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[Coker]: "Us colored folks is too envious of one ‘nother. Dat’s how come us don’t git o further than us do. Us talks about de white man keepin’ us down! Shucks! He don’t have tuh. Us keeps our own selves down." (5.72)
Coker makes the observation that it is not simply white people that put down black men. They do it to themselves, always gossiping about and envying one another and trying to limit each other’s success out of jealousy. Indeed, this jealousy between black folks is a recurring theme in the novel.
[after Joe buys two hundred acres of land from Captain Eaton]: "Ain’t never seen no sich uh colored man befo’ in all mah bawn days. He’s gointuh put up uh store and git uh post office from de Goven’ment." (5.69)
Coker and the rest of Eatonville is amazed at Joe’s wealth, ambition, and quick action. They expect such things out of a white man, not one of their own. In a way, Joe shows that your race doesn’t need to limit your ambition or economic success.
On the train the next day, Joe didn’t make many speeches with rhymes to her, but he bought her the best things the butcher had, like apples and a glass lantern full of candies. Mostly he talked about plans for the town when he got there…Janie took a lot of looks at him and she was proud of what she saw. Kind of portly like rich white folks. Strange trains, and people and places didn’t scare him neither. Where they got off the train at Maitland he found a buggy to carry them over to the colored town right away. (5.1)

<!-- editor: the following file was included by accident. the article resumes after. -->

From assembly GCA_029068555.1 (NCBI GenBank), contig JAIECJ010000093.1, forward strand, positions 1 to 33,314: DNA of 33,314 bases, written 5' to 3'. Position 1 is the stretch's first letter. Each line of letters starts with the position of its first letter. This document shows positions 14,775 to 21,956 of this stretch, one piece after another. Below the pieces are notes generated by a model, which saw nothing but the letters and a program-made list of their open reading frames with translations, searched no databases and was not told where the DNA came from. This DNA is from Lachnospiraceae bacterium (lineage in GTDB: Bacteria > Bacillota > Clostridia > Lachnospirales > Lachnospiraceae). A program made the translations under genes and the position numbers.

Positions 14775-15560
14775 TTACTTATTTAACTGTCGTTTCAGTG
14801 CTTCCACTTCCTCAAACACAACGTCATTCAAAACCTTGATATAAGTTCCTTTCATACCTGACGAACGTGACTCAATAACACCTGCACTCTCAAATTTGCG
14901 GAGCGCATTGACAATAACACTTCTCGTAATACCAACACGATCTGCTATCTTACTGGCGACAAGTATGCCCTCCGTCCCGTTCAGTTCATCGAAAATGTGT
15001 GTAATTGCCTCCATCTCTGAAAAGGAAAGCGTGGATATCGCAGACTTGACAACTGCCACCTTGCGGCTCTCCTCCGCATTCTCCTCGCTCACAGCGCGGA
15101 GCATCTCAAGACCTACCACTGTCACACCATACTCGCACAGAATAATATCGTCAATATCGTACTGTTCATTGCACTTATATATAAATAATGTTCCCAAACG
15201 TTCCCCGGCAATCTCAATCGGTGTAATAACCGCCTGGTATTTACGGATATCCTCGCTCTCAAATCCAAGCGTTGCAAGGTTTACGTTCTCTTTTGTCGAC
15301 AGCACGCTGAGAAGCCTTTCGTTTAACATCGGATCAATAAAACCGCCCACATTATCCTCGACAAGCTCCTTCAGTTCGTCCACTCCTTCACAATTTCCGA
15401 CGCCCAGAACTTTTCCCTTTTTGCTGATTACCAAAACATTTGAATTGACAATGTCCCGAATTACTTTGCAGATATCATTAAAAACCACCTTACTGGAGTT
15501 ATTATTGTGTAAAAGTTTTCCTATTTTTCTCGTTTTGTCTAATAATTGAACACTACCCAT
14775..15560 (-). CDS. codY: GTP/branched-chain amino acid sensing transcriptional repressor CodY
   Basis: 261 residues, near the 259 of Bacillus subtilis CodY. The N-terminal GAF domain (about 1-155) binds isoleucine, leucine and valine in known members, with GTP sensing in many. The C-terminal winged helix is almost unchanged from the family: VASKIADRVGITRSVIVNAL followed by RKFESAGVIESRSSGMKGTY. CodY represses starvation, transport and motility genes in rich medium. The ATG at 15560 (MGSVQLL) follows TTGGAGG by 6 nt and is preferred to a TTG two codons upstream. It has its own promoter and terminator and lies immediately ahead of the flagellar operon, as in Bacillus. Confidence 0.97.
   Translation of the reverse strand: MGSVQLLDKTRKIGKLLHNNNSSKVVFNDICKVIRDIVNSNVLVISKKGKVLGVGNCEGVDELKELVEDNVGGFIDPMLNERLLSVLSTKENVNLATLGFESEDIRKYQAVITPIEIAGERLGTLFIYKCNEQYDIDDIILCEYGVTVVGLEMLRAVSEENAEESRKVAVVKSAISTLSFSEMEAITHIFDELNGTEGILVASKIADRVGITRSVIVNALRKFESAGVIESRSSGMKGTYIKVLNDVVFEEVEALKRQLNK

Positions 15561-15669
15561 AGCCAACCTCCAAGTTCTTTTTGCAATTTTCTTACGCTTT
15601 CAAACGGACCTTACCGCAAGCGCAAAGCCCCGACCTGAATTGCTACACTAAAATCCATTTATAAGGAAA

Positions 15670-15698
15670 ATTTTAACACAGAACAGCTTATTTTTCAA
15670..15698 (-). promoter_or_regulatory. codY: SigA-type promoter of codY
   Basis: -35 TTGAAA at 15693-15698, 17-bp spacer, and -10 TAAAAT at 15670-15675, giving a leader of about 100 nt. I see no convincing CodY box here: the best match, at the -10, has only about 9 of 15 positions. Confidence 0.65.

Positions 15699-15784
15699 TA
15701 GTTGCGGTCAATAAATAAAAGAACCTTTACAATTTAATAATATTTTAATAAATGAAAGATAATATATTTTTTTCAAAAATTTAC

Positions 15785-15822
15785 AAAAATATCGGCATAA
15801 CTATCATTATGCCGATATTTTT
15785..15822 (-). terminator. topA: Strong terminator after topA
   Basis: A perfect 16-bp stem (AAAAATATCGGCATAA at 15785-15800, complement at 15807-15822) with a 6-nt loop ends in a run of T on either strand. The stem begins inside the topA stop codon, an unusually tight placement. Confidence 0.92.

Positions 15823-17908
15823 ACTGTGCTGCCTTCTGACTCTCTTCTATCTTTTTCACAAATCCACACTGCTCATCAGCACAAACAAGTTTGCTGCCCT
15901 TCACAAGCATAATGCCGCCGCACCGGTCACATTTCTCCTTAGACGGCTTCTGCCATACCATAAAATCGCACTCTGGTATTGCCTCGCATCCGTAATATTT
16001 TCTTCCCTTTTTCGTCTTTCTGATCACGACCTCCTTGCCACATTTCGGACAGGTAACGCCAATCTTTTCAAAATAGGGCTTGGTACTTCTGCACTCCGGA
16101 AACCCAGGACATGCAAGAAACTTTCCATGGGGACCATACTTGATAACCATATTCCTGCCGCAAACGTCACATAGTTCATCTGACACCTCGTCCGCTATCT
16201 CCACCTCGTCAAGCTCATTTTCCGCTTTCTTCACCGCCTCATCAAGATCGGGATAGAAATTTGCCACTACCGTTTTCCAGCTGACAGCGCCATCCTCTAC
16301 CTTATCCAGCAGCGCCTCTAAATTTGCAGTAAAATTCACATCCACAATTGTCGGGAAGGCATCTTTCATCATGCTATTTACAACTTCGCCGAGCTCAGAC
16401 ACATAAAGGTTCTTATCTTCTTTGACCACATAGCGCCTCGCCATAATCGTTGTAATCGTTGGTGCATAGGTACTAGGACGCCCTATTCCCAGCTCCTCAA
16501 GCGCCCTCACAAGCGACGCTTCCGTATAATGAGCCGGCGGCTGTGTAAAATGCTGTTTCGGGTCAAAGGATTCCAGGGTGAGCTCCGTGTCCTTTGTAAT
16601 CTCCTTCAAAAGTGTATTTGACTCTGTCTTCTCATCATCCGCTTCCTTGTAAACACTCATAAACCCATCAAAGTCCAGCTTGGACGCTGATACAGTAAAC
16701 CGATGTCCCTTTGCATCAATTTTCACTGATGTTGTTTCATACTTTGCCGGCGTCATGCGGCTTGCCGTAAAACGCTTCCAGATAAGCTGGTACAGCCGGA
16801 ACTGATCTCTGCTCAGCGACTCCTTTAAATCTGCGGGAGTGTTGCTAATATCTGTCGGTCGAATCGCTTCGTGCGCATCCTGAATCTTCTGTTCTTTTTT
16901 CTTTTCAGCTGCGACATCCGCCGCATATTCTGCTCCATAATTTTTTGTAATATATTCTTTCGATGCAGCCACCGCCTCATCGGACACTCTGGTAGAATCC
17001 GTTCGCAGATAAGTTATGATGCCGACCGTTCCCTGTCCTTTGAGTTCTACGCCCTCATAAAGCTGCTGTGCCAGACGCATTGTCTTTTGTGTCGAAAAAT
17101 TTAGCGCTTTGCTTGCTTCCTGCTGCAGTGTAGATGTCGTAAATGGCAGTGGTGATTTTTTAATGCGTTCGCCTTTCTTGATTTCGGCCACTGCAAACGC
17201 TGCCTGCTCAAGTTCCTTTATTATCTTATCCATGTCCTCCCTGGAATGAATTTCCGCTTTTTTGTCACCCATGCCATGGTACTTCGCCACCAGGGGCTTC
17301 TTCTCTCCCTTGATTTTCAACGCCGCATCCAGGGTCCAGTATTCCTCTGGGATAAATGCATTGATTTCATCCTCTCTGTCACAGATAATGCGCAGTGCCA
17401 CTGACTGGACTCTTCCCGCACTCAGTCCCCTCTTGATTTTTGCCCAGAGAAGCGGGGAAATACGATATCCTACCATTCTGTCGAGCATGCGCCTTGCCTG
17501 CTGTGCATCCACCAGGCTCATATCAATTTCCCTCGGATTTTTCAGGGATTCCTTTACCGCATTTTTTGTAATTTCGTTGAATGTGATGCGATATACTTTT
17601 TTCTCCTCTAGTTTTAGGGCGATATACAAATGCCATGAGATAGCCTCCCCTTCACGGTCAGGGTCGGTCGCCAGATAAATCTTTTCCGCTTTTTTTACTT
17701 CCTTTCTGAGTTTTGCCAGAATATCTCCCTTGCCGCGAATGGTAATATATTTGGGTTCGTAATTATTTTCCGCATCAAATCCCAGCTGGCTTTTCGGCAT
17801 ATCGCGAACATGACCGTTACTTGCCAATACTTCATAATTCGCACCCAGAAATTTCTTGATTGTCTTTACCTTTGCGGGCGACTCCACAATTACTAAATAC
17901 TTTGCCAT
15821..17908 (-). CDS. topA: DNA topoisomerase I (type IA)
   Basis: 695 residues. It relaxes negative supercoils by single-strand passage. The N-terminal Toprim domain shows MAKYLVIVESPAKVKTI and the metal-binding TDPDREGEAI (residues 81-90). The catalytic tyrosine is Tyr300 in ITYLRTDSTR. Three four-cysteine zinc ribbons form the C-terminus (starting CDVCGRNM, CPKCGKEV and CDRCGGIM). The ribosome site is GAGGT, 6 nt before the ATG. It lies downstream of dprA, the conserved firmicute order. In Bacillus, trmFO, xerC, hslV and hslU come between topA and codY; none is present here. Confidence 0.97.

It’s interesting that Janie associates confidence and ambition as uniquely white characteristics. Janie is proud of and attracted to Joe in part because he seems to break traditional racial boundaries – he stands out.